# Min-cut Problem

In this post, we consider the min-cut problem. A min-cut is a cut of minimum size, i.e. the minimum number of edges whose removal disconnects the graph (also called edge connectivity). It is represented as (X, V-X) where X is a subset of V in the multi-graph G=(V, E).  (Multigraph is a graph where parallel edges are allowed.)

Now, how do we find a min-cut? We’ll approach this through a randomized algorithm. It is very straightforward.

What we want ultimately is to have a partition of V into two disjoint vertex sets, X and V-X, where each of X and V-X is connected. With this in mind, we’ll proceed by successively decreasing the number of vertices in the graph, until only two vertex sets are left.

Select an edge of G uniformly at random. Contract the end points of this edge. That is, merge the 2 end points into one single vertex. If x and y are the 2 vertices merged into a new vertex, say z, then all edges of the form (v,x) and (v,y) are replaced by edges of the form (v,z). As we keep on contracting one edge after the other (edges chosen independently and uniformly at random), we will ultimately end up with just 2 vertex sets, i.e. a cut. (This takes n-2 iterations (|V| = n.), since each contraction reduces the number of vertices by one.)

Now, what is the guarantee that the cut produced is indeed a min-cut?

Assume that the original graph has a min-cut of size, k. Let K be the set of edges corresponding to one such min-cut.

We’ll find the probability that the cut obtained in the algorithm is K. For that to happen, no edge of K must be contracted in any of the iterations. Consider the first iteration.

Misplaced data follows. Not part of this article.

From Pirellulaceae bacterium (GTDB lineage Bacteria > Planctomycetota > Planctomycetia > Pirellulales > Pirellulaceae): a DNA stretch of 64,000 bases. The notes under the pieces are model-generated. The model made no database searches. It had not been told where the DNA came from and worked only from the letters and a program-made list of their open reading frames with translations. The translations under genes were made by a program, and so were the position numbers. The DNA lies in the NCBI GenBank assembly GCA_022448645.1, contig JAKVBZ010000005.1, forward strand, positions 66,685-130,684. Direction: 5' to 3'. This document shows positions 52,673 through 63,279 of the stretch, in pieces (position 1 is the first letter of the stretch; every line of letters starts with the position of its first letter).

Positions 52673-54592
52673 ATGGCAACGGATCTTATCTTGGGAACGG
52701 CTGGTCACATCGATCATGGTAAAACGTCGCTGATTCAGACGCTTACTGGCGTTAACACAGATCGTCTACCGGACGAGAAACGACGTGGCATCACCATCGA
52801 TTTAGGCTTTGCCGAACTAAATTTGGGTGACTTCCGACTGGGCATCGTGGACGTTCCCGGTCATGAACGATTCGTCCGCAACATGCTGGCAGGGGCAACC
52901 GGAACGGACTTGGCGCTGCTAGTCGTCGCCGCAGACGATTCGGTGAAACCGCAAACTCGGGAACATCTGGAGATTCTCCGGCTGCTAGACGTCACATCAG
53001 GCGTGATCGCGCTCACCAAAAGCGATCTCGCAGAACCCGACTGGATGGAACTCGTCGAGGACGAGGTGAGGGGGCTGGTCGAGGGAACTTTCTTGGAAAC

The min-cut size is k. Hence, the degree of each of the vertices is at least k, implying that the total number of edges is at least n*k/2. The probability that an edge of K is contracted in the first iteration is at most k/ (n*k/2) = 2/n. Hence, the probability that no edge of K is contracted is at least 1- 2/n = (n-2)/n.

Now, consider the 2nd iteration. The number of vertices is n-1. Assume that the first iteration did not contract any edge of K. Therefore, K is a cut of this contracted graph, and is also a min-cut. Again all vertices have a degree of at least k, meaning that the number of edges is at least (n-1)k/2. Similarly, the probability that no edge of K is contracted in this iteration is at least (n-3)/(n-1).

Proceeding in the same manner, we get that the probability that no edge of K is contracted in any of the iterations is at least (n-2)* (n-3) *(n-4) …. 2*1 / n*(n-1) *(n-2) …4*3 = 2 / n*(n-1) = 1/C(n,2).

Now, this is a small probability. To improve the chances of obtaining K as our min-cut, we can run the algorithm multiple times.

Running time: The algorithm can be implemented in O(n^2) steps. Now, how is that possible for a multigraph which can possibly have any unlimited number of edges. The solution is to assign a weight to one of a set of parallel edges, equal to the number of parallel edges. This way the graph has effectively at most C(n,2) edges.

For more on the min-cut problem, see Ch. 10 of Randomized Algorithms by Motwani and Raghavan.